imgurIn late September, I was perusing a friend’s Facebook page who had posted, “I stand with the Iranian protests.” One of their friends indicated that they had gotten their information about it from TikTok and Imgur because they didn’t trust news outlets.

Oh, I’ll own it. I had no freaking idea what Imgur was. It “is an image hosting and sharing site, favoured by users of social media and social news sites including Reddit, Twitter, and Digg because of its ease of use and flexibility.” At first glance, it looks so… random. Pets, ads, dance videos, and various tweets.

I searched Iran and #Iran, but found nothing pertinent. But Iranian gave me 118 hits, only some of which were relevant.

Still, this fascinated me. I had seen several pieces in the New York Times, such as this one. Women Take Center Stage in Antigovernment Protests Shaking Iran. “Women have been casting off their legally required head scarves, forming the primary image of the protests. But grievances against a repressive regime go far beyond the hijab.”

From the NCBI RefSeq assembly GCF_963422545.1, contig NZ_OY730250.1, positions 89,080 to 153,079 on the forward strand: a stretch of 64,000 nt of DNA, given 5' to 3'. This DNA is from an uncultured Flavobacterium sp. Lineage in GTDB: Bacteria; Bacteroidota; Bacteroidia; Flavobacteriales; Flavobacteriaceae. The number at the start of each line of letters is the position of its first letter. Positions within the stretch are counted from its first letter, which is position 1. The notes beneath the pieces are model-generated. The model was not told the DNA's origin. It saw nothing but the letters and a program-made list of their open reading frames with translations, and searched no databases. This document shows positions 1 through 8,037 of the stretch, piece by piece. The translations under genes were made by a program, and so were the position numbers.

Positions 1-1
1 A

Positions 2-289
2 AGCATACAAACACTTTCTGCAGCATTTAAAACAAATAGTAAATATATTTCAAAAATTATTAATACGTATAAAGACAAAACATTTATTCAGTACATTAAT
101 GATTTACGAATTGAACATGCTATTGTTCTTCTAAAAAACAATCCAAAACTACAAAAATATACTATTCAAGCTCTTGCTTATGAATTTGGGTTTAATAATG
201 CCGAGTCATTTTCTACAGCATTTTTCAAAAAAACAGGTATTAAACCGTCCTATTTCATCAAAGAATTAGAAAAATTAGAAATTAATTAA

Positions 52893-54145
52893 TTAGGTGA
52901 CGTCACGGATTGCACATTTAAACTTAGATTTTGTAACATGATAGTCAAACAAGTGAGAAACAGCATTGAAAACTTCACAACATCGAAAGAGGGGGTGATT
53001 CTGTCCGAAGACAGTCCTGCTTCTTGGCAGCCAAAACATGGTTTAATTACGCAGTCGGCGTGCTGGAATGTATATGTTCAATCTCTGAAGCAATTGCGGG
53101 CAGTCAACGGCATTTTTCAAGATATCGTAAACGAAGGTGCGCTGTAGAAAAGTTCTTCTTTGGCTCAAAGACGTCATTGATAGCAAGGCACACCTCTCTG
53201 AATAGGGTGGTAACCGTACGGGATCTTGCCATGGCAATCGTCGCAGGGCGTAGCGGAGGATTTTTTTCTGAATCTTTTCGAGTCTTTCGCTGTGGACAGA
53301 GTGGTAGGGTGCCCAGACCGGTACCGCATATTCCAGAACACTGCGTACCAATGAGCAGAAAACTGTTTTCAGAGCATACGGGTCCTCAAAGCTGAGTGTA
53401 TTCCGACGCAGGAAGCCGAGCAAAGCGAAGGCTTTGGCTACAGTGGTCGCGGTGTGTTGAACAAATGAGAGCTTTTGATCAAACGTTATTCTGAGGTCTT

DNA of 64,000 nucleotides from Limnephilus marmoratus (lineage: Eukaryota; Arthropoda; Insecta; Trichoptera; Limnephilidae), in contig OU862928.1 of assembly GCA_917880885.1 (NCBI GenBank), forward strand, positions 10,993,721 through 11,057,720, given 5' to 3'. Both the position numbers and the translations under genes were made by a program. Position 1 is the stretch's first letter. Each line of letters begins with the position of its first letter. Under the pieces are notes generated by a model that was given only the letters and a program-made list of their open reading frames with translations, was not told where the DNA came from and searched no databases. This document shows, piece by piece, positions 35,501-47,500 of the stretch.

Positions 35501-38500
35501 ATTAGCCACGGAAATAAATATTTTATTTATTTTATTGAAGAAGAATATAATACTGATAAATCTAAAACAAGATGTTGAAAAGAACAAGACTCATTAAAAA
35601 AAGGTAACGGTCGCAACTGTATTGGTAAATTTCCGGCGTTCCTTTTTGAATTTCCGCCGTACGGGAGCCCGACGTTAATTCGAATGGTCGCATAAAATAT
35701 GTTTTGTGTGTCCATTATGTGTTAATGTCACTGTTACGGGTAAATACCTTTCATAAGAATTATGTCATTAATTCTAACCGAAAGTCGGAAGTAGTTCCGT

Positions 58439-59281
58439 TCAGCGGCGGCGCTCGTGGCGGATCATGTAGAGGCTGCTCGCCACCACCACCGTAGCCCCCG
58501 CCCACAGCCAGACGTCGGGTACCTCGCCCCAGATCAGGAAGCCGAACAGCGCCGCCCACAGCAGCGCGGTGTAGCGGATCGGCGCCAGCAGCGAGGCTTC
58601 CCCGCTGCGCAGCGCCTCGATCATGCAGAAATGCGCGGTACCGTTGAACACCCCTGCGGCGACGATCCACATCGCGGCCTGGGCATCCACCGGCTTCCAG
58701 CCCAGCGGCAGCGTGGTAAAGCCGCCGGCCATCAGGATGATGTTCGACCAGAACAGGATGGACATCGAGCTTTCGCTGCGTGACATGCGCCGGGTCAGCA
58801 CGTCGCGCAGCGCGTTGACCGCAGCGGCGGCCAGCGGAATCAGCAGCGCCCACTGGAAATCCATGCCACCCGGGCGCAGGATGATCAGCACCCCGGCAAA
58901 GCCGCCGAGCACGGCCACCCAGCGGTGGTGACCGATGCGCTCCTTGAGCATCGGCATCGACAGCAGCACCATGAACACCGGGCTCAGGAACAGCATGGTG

This is not to say that one can’t find important stories almost anywhere. I just don’t see myself using Imgur as my go-to for the latest news.

DeSantis

On the other hand, Imgur is the answer to the question, “How did an image of a fake Massachusetts flag end up in a brochure for Martha’s Vineyard migrants?”

From the Boston Globe. Two summers ago, Will Bodine of Pittsfield, MA whipped up a flag redesign in “‘upwards of 10 minutes’ on his computer. The concept was simple: a blue shield emblazoned with the official state flower — the mayflower — encircled by six blue stars, all splashed against a white backdrop.

“Bodine… shared it on Facebook. He also uploaded it to Imgur, an image-hosting website, where, until recently, it had only been viewed a few times.